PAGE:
The Drug and Therapeutics Committees (sometimes also called Medicines Advisory Committees or Pharmacy and Therapeutics Committees) that operate in hospitals, health services and related settings are often profoundly influential, charged with stewardship of safe, effective and cost-effective use of medicines in the organisations. The ramifications of decisions made by these committees are far-reaching, in some cases influencing the choice of medicines where lives are at stake, in others impacting upon the expenditure of millions of dollars. The stakes are high. Unsurprisingly, these committees often rely upon expert advice. In a recent discussion published in the JAMA, the “halo effect” that can operate in this context is discussed, and the ramifications are eye-catching.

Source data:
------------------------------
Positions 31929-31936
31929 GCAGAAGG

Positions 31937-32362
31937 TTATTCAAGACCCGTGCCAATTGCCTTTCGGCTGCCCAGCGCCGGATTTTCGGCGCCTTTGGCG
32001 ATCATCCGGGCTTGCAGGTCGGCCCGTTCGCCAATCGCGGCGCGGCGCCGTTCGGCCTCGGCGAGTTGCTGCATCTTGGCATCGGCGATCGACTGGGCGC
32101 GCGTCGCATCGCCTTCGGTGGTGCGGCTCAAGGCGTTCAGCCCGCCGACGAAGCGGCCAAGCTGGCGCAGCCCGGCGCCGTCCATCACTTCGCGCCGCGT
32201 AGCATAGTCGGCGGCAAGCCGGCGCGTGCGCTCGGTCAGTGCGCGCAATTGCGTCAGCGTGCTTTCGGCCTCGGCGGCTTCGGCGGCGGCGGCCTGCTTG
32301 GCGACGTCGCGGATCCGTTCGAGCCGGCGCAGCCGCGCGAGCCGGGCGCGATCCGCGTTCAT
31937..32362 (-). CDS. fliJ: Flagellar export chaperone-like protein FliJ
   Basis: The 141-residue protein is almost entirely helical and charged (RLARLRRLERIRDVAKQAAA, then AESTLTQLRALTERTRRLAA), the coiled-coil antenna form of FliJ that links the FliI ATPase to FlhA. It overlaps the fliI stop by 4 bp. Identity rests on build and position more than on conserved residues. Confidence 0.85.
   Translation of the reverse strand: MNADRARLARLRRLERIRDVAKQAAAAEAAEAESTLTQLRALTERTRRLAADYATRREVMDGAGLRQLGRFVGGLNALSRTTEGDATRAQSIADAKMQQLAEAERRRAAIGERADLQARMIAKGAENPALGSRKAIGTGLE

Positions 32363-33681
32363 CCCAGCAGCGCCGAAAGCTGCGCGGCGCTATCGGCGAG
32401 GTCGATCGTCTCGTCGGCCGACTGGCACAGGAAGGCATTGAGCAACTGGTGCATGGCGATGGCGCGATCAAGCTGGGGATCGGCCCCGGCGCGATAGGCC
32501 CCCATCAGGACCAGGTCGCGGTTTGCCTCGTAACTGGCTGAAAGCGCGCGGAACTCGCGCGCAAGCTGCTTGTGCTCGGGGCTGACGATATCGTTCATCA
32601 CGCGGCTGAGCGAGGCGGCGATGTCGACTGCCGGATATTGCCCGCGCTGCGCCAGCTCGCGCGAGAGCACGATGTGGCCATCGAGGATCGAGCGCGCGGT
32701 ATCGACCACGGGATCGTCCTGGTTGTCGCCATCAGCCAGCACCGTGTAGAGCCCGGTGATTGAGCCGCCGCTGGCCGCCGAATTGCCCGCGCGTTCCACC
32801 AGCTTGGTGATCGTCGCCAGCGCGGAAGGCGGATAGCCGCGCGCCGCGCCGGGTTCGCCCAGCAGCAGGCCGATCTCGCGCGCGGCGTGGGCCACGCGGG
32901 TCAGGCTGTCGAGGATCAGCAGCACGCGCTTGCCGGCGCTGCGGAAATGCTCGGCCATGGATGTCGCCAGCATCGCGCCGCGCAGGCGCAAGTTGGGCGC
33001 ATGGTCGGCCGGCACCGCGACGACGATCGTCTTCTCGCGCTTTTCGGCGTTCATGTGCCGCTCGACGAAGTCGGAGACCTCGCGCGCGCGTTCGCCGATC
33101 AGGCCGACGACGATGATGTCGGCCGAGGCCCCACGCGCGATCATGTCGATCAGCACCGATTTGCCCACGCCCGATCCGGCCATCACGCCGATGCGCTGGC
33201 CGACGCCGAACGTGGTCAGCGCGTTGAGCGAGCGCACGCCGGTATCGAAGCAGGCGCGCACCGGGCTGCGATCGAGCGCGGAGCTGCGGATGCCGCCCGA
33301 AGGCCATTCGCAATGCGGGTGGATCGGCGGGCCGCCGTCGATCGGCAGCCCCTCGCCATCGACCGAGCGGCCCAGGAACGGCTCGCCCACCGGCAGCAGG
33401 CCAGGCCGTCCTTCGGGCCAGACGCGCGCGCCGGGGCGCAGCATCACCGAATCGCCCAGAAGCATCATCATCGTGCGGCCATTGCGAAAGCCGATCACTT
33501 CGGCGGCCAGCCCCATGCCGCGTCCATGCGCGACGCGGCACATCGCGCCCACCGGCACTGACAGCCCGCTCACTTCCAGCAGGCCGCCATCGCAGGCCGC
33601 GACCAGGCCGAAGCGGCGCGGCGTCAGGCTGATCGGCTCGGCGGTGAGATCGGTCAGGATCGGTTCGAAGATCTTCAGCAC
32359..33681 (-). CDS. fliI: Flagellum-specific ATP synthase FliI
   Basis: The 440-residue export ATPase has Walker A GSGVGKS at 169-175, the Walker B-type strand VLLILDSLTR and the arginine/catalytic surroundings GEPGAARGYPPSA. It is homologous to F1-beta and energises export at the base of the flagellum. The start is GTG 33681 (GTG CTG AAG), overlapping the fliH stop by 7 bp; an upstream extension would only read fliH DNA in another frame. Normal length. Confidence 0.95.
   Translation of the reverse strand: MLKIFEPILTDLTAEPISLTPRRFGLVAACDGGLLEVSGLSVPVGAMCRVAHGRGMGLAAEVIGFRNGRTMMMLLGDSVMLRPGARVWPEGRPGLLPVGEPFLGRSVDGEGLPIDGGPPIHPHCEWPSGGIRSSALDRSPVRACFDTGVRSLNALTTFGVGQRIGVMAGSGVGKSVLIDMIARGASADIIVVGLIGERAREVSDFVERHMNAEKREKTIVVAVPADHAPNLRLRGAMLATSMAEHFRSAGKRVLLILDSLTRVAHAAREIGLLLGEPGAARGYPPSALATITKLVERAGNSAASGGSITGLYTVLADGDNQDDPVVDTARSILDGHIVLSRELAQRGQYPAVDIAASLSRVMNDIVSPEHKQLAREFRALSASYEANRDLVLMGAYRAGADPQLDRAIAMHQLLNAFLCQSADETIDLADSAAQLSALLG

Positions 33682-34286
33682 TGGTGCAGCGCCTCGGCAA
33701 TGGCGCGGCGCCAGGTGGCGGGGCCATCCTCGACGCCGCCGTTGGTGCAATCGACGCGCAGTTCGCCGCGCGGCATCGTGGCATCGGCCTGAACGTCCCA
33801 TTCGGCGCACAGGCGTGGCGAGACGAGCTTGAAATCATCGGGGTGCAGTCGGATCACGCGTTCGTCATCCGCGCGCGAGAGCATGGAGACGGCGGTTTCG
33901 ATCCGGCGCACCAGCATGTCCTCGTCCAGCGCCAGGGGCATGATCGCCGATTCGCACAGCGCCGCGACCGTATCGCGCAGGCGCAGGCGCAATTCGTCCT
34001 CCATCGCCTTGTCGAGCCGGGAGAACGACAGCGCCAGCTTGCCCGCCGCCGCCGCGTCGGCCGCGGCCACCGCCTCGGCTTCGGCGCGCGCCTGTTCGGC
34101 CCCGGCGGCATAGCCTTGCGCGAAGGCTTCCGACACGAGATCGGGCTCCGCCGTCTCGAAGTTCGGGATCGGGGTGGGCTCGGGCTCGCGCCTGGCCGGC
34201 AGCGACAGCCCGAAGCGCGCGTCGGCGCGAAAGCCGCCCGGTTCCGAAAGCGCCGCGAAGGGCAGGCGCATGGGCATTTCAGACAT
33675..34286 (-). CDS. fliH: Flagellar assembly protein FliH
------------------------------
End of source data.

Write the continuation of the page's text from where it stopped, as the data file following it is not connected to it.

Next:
The expert halo effect, is essentially characterized by the assumption of infallibility of an assigned expert. In medicine, non-experts often look to experts to influence and guide decisions, assuming that experts have specialised knowledge and experience. However, if the knowledge is based on personal experience and opinion, it is possible that the resultant decision making may be sub-optimal or perhaps even hazardous. This thought provoking opinion piece should be compulsory reading for anyone involved in a DTAC – the paper can be viewed here.